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article imageOp-Ed: Will Sandy influence the American vote?

By Raluca Besliu     Oct 30, 2012 in Politics
With super-storm Sandy approaching the East Coast, President Obama and Republican Candidate Mitt Romney suspended their campaign to prepare for the storm’s arrival and organize post-disaster responses for affected communities and people in need.
The super-storm has had a disastrous impact, as it left more than 8.1 million homes and businesses without power across 17 states, destroyed several of houses on Fire Island, N.Y., and has led to the cancellation of more than 15,000 flights.
Aside from the damage it has caused, Sandy could also have an important impact on next week’s Presidential elections.
Some political scientists have indicated the fact that extreme weather affects voters’ evaluation of politicians. In fact, voters tend to punish leaders that fail to provide adequate responses to natural disasters and reward those who react appropriately.
According to Larry Bartels, a political science professor at Vanderbilt University, the Obama administration's response to the situation is going to weigh heavier on the elections than the situation itself. Simply stated, the administration’s success or failure to respond to Sandy’s consequences could influence the election's outcome.
Thus far, the Obama administration has handled the situation well. Obama has demonstrated that, in times of crisis, he can provide strong and effective leadership. Before Sandy hit the East Coast, Obama abandoned campaigning in Florida and Ohio on Monday and returned to Washington D.C. to manage and monitor storm responses.
The President assured U.S. citizens that he had spoken to the governors of all the states situated in the storm’s path and that there weren’t any unmet needs. He also urged people living in the areas hit by the super-storm to listen to their local authorities and, in case of emergency, do as they are told.
Most importantly, Barack Obama showed he cared about the American people that would be affected by the storm. When asked about Sandy’s effects on his political campaign, the President emphasized that he was not concerned with that; instead, he cared about saving lives, setting up search and rescue teams, ensuring people get the help they need in case of an emergency and a rapid response to get the economy back on track as soon as possible.
Post-storm, the administration’s reaction stayed convincing and strong. Obama has already signed disaster declarations for the states of New York and New Jersey, allowing federal grants to be used to repair damaged homes and loans to cover property losses.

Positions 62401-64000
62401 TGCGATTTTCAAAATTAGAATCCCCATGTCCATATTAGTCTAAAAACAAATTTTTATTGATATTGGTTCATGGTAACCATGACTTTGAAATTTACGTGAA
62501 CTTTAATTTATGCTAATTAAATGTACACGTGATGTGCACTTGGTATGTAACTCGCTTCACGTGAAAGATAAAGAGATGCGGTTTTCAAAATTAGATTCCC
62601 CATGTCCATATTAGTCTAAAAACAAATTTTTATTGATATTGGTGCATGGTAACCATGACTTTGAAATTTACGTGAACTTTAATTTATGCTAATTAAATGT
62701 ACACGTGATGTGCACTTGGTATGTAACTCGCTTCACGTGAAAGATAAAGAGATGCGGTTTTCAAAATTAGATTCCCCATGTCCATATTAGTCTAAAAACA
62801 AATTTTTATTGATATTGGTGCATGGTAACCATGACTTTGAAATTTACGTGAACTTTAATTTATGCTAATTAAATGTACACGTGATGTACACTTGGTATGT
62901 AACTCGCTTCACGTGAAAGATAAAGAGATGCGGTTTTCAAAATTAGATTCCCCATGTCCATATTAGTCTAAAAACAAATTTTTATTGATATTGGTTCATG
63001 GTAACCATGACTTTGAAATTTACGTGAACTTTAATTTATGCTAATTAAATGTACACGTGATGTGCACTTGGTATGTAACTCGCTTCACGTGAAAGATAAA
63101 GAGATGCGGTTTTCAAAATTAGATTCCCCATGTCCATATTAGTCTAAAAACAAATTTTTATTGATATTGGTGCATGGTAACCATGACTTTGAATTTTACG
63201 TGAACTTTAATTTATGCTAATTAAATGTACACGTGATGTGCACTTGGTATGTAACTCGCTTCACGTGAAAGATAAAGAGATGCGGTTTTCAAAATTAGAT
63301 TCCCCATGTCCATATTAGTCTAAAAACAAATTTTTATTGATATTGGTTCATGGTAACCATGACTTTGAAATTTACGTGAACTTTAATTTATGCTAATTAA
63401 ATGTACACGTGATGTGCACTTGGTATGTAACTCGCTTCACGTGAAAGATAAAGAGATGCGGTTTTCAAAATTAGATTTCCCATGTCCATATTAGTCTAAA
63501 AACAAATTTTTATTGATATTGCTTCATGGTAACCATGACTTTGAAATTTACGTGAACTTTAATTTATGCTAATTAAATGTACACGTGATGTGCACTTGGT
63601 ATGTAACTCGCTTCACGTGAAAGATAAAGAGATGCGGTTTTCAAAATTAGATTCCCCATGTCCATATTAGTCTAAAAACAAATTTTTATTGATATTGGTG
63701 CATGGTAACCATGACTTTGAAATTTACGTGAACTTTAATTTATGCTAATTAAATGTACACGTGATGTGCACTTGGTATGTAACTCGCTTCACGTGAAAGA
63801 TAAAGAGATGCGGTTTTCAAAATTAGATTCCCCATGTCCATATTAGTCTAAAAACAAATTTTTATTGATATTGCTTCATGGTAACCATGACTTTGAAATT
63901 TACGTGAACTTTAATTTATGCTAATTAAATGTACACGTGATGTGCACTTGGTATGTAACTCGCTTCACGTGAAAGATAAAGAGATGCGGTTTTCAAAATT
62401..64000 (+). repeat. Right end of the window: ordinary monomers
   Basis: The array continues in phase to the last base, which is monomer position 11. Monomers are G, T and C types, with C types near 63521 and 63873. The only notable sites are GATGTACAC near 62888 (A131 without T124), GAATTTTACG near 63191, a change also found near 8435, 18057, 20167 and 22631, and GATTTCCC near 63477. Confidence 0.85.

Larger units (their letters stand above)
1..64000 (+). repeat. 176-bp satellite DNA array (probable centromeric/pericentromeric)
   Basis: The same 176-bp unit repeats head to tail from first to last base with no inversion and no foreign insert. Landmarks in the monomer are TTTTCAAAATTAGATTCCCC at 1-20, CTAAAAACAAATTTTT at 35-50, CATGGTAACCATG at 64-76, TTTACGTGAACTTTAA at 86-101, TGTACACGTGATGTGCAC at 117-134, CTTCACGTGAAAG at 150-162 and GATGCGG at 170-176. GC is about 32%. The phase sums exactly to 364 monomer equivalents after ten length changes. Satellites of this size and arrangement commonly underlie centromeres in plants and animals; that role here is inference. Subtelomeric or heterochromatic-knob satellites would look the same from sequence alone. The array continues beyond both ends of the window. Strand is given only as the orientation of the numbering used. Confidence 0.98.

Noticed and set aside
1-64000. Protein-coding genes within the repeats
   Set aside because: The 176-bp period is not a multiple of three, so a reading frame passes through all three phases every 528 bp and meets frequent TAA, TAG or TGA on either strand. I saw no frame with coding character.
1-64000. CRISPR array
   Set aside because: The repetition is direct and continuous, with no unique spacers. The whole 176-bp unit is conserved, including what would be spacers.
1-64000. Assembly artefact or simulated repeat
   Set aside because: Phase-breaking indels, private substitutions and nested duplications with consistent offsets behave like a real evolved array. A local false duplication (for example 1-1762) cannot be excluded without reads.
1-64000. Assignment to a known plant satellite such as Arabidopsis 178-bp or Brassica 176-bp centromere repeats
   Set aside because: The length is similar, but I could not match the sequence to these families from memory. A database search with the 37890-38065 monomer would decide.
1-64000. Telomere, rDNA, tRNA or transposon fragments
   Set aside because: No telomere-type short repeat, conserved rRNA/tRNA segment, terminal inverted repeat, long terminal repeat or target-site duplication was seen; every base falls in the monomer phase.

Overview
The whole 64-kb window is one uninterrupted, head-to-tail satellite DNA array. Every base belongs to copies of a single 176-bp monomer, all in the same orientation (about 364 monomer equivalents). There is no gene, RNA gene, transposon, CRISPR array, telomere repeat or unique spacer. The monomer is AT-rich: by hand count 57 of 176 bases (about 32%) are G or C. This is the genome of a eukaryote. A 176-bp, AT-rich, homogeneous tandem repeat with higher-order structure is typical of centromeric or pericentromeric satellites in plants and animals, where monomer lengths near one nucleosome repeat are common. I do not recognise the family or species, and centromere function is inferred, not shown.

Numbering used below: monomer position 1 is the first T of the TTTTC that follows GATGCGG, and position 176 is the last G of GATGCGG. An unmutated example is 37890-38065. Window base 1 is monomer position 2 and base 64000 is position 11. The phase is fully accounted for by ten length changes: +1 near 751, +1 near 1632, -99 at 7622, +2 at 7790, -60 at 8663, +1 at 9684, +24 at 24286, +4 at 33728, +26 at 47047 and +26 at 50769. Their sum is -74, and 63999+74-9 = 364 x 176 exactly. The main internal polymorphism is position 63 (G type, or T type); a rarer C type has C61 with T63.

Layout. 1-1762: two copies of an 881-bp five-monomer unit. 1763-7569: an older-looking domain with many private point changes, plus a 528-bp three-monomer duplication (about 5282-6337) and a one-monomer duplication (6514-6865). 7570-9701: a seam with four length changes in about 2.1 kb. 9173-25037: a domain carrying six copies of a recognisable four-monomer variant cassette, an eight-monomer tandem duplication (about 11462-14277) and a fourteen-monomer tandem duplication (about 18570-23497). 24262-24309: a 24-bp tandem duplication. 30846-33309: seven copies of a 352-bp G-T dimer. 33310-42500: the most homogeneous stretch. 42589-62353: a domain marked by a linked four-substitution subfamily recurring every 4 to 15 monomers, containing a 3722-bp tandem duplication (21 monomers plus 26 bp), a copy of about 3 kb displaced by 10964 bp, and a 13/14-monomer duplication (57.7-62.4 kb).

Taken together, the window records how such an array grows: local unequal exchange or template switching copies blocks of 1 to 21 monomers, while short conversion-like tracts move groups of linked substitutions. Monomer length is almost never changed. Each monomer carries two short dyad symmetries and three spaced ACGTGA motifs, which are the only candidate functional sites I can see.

Obama has also cancelled campaigning for Wednesday, to ensure that all federal resources are provided to support state and local recovery efforts.
As a result of his timely and forceful response to Sandy, the President has already received an important acknowledgement from New Jersey’s Republican governor Chris Christie, who has praised the President’s "wonderful” handling of the situation and mentioned that the President deserves great credit for what he has done. This type of endorsement will undoubtedly help boost Obama’s campaign in New Jersey and other states as well.
Republican candidate Romney has also responded to Sandy. He has cancelled his rallies, ensured that headquarters can switch from campaigning to help rescue services, and has given practical advice to Romney team supporters living in the affected areas. Today, Mitt Romney has been doing relief events to raise money for victims of Sandy.
However, some of Romney’s statements regarding disaster relief assistance made during the Republican primaries might come back and haunt him as the election approaches. In earlier GOP debates, candidate Romney had emphasized that he wished to cut the Federal Emergency Management Agency (FEMA) to help reduce the deficit and to privatize disaster relief. In the aftermath of Sandy, when the safety and well-being of numerous American citizens will depend of the federal government's capacity to release immediate disaster relief funds, this statement might determine American citizens to turn against the Republican Candidate.
Super-storm Sandy has hit four swing states, Virginia, North Carolina, New Hampshire and Pennsylvania. In the first three of these states, the Rasmussen Presidential Tracking Poll suggested that, before Sandy, Romney was leading by 3-6 percent, while Obama was only leading in Pennsylvania. The Obama administration’s rapid and swift post-disaster intervention might significantly alter these states’ as well as others' voting decision on Election Day.
As the Obama administration continues to efficiently and carefully respond to Sandy's consequences, the President might be about to turn a massive disaster into a huge electoral success.
This opinion article was written by an independent writer. The opinions and views expressed herein are those of the author and are not necessarily intended to reflect those of
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